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Rate of Change Teacher Resources
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It's shark week! In this problem, young mathematically minded marine biologists need to study the fish population by analyzing data over time. The emphasis is on understanding the average rate of change of the population and drawing conclusions about the behavior of the function.It is a great lesson that foreshadows concepts of rate of change and tangent lines to a specific point on a curve that will be explored in future years.
Twelfth graders explore the use of the derivative to determine the rate of change of one variable with respect to another. In this calculus lesson, 12th graders investigate the relationship between average and instantaneous velocity. Additionally, students examine the physical meaning of negative and positive rates of change.
Students apply the application of differentiation in an experiment with the inflation of a balloon in order to observe the relationship between the rate its volume is changing and the rate points on its surface are getting closer to each other. They then utilize the symbolic capacity of their calculator and calculus to determine the exact rate of change.
Twelfth graders investigate rate of change. In this calculus lesson, 12th graders use a balloon to observe the relationship between the rate its volume is changing and the rate at which points on its surface are getting closer together. Students use the symbolic capacity of the TI-89 calculator to determine the exact rate of change.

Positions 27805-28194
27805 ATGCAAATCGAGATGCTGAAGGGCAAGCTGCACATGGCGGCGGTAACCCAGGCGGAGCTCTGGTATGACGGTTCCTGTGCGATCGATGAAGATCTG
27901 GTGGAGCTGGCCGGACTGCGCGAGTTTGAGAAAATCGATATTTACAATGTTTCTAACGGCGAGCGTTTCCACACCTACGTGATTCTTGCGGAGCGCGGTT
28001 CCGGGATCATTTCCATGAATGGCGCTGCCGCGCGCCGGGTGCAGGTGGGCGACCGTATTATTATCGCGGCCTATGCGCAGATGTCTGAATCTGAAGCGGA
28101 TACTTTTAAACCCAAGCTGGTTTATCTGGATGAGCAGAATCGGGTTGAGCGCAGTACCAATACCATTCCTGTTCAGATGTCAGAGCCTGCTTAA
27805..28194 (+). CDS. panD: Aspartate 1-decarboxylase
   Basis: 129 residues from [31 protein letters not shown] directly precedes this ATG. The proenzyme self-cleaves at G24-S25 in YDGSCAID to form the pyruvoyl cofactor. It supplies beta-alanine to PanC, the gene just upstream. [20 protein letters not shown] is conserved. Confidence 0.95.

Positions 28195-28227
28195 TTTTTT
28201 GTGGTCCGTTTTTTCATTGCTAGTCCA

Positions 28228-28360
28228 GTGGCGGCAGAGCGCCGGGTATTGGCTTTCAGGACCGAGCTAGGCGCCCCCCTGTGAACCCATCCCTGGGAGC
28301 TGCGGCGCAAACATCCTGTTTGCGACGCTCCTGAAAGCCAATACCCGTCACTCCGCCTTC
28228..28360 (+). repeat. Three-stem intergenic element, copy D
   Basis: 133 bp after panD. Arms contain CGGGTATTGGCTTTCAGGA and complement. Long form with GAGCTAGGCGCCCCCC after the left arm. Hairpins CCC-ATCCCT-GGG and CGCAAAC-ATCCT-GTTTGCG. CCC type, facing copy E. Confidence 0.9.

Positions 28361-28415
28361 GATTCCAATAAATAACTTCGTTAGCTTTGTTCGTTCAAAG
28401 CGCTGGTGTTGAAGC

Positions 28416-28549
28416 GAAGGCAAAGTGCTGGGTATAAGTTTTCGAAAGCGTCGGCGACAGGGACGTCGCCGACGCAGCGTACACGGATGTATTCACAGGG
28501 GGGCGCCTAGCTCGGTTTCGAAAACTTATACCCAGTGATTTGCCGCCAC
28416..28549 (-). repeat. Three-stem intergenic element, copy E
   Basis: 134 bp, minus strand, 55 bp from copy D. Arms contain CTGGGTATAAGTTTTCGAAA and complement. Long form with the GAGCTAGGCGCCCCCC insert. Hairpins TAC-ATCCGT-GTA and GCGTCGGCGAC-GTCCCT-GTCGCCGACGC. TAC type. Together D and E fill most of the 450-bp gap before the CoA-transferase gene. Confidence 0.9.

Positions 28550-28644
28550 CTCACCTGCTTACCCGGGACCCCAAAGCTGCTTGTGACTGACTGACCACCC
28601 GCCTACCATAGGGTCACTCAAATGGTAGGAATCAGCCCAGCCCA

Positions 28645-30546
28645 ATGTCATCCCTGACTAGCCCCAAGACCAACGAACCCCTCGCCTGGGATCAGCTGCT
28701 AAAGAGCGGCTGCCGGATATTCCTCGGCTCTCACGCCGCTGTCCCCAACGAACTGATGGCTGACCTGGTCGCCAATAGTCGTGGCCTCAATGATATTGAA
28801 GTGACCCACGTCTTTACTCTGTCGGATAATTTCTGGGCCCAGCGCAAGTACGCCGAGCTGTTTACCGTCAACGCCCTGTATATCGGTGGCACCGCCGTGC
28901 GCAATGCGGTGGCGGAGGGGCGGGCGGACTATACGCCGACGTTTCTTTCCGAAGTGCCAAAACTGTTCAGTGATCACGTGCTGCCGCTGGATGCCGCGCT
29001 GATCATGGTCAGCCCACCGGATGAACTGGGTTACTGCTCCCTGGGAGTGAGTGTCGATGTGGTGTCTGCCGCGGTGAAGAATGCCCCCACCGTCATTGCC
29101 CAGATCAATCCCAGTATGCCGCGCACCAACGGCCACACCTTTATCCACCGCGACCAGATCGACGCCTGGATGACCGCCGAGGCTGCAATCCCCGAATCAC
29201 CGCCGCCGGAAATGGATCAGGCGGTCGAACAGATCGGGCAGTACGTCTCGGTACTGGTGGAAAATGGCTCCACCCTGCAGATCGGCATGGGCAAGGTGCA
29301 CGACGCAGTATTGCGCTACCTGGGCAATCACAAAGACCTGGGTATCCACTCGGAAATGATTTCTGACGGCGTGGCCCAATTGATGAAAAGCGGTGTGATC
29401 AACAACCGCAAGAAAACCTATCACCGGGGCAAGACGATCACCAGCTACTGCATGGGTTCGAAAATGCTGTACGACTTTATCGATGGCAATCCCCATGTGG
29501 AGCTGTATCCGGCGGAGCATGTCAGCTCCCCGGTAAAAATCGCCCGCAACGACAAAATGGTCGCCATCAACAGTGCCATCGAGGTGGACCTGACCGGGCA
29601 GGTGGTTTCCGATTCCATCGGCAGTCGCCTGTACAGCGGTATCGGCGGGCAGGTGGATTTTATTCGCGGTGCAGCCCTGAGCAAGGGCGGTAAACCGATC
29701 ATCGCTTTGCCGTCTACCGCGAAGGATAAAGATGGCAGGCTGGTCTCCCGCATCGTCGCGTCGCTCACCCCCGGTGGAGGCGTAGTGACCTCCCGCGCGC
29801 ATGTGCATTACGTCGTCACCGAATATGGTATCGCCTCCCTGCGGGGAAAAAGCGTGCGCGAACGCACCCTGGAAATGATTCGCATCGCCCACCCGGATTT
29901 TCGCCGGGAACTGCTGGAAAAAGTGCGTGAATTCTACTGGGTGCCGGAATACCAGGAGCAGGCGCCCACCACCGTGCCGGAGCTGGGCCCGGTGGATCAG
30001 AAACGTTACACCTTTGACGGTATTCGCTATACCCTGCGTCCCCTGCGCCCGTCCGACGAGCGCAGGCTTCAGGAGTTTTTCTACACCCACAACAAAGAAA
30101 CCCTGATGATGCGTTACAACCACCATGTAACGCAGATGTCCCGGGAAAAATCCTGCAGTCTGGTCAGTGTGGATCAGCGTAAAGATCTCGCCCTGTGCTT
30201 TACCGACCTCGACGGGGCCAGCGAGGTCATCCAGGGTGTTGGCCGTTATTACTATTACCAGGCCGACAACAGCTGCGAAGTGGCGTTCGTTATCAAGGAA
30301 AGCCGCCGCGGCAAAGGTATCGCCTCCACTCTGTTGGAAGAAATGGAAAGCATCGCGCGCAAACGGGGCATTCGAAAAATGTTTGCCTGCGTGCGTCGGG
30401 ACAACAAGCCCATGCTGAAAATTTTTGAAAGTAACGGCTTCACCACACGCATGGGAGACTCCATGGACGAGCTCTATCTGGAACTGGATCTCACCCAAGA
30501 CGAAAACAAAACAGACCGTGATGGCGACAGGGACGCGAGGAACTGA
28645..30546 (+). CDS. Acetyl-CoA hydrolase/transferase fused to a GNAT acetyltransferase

High schoolers investigate logistic models by making a scatter plot of internet phone users over 5 years. They find a logistic model that fits their data and then discuss what the instantaneous rate of change means in the context of the problem. Very relevant and applicable!
Learners build a SIR (Susceptible-Infected-Recovered) model for an epidemic moving through a population. They develop rate equations for the rate of change in the number of susceptible people with respect to time, the rate of change in the number of infected people with respect to time, and the rate of change in the number of recovered people with respect to time.
In this calculus worksheet, 12th graders differentiate and integrate basic trigonometric functions, calculate rates of change, and integrate by substitution and by parts. The twenty-two page worksheet contains explanation of the topic, numerous worked examples, and sixteen multi-part practice problems. Answers are not provided.
Students explore the concept of derivatives. In this derivatives lesson, students find the derivatives of the cosine function on the Ti-Nspire. Students use the definition of derivative to find the derivative of the cosine function as h approaches zero. Students compare their answer with the derivative through differentiation.
For this successive approximations worksheet, students use the Babylonian algorithm to determine the roots of given numbers. They identify the limits of a function, and compute the rate of change in a linear function. This two-page worksheet contains explanations, examples, and approximately ten problems.
Young scholars explore rates of change. In this cardiac output lesson, students measure the amount of blood being pumped by a heart. They explore the flow rate and complete an accumulation and concentration problem. They analyze data, flow rates, and concentration of a mexture.
Young scholars draw the graph of a door opening and closing over time. In this rate of change instructional activity, students graph a given function on their calculators. Young scholars create a table of values and interpret the results by telling if the door is opening or closing. They evaluate the average rates using time intervals.